doomtombThis should be a pretty big concern for everyone, most of us use the internet on a daily basis and depend on it for communications, some of us depend on it for porn >_> but really this is important. Lay the super fiber optic cables down, I don't care if those rural farm boys get internet or not, most choose not to but for the 96% that use the internet, we need more speed. The weakest bottle neck to any computer is the internet connection.Your right about that. Our network cards haven't reach full capacity and some of use has 5+ year old card that can use 100 mbps. 5 years later we only using (for the average high speed cable/dsl user) about 10% of that speed.
    Reply
  • Ciuy
    looool
    Reply
  • matt87_50
    frozenleadThey best not be moving toward free internet access. Somehow I know they are, though...The idea that the US even offers free TV is ludicrous. If you can't pay for it, you can't have it - don't expect everyone else to pay for it for you.

    what are you talking about? the closest thing to free tv is paid for by ads.

    as for free internet, internet is nothing like tv, the internet is the utility, its the infrastructure. the difference between other utilities is that you are not obviously consuming a resource that comes down the line (like water or gas) but it does take power to run the infrastructure that also needs to be maintained.

    I doubt it will ever be free, but I hope it gets away from the rip-off telco models with all their "deals" and "packages" to be more like other utilities, where you pay a flat connection fee, then by the gigabyte/time used.
    Reply
  • cryogenic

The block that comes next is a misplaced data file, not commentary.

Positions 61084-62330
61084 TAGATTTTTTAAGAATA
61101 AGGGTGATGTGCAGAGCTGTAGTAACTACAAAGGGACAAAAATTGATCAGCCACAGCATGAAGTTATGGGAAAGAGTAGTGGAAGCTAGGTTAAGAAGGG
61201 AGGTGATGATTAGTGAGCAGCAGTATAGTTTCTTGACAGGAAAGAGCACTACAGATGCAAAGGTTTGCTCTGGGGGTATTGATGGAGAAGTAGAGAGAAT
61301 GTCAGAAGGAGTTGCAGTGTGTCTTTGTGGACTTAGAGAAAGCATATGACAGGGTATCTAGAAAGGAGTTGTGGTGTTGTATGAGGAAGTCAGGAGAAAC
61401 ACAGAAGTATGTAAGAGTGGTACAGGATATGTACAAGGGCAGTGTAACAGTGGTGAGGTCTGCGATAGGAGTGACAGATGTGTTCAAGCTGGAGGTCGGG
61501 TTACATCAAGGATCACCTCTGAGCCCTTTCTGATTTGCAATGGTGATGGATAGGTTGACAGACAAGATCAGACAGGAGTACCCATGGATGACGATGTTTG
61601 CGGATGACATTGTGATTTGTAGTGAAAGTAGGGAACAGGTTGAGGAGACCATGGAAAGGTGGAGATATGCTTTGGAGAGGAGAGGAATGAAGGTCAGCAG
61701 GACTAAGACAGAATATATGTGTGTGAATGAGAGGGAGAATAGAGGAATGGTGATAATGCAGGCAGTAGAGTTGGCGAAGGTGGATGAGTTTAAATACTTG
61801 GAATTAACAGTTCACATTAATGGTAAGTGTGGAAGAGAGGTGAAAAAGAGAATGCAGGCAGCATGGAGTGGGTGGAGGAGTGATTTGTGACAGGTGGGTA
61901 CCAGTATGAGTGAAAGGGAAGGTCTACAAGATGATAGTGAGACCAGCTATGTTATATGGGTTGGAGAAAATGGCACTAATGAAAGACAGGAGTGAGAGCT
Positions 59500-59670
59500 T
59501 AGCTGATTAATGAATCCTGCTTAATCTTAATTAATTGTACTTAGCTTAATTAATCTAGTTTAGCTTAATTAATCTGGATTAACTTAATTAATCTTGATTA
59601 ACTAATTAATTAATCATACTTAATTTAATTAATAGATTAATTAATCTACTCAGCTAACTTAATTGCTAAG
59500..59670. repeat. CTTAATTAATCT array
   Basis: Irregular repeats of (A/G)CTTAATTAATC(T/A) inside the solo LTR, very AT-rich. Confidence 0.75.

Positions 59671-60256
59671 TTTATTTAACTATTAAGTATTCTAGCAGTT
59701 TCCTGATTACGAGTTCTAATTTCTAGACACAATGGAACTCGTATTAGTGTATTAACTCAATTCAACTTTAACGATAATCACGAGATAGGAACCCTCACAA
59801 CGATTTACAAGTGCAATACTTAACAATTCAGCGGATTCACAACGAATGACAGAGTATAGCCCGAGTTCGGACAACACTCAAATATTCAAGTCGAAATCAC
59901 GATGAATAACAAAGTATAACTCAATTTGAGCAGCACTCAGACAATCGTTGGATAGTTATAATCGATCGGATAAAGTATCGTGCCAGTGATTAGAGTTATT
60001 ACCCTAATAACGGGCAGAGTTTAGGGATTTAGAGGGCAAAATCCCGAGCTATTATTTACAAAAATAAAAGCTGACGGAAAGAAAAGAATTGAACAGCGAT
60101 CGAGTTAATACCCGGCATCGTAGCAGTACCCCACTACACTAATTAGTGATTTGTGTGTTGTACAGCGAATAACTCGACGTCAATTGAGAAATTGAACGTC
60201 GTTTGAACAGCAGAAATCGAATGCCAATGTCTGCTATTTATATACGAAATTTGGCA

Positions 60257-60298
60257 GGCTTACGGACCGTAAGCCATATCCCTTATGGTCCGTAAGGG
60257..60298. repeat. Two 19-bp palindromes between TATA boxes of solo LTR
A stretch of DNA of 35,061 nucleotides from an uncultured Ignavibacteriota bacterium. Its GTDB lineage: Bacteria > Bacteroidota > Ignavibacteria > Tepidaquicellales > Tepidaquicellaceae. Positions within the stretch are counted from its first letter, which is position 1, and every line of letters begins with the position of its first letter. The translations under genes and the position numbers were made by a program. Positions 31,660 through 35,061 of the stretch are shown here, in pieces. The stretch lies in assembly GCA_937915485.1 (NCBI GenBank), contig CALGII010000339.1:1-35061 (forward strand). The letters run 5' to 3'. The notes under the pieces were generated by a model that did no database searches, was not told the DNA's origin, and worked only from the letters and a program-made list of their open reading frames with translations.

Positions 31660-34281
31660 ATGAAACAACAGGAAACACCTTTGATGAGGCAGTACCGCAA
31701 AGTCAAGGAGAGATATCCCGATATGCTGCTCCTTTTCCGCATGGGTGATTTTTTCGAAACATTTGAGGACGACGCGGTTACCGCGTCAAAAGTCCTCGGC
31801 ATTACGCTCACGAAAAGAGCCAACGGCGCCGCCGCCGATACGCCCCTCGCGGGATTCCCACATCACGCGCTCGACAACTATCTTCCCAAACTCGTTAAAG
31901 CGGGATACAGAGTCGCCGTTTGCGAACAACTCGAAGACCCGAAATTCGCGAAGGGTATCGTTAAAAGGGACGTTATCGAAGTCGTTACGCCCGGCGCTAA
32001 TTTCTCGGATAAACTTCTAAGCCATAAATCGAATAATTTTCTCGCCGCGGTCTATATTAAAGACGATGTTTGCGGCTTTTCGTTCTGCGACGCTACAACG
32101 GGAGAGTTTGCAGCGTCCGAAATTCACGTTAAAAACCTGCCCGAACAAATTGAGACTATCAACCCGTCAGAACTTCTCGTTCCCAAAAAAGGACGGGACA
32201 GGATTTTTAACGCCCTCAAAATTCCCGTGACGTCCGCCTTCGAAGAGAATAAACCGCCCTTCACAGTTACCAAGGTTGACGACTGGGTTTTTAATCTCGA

Well,
    we clearly entered a new era where internet infrastructure costs are comparable to highway costs ? ^^

    Broadband is the latest building block of our society, and is here to stay.

    I wonder why don't they build networking utilities into new houses by default already.

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  • i say we should spend whatever is needed to bring our internet infrastructure up to speed no matter the cost
    Reply
  • frozenlead
    There have been many articles in the past few years where whispers of free government Wifi have been about. That's what I'm referring to. Sure, advertising plays a role in broadcast TV, but the government also sports funding for it, too. Companies have no other incentive to broadcast TV, else; they don't make any money off of plans for it.
    If companies like AT&T and Verizon need help upgrading their networks, that's a private matter - tax dollars should not be put to use here. If their cell networks are struggling, all that shows need for is new management. They should be able to predict network use increases.
    The internet is not government owned - the government should not be spending money on it.
    Reply
  • falchard
    Wow talk about good pay. $360 Billion equates to $100 per square yard to cover the entirety of ground in the US. Something tells me they aren't going to cover every spec of ground with optical cables.

    They really need a better central planner if you ask me.
    Reply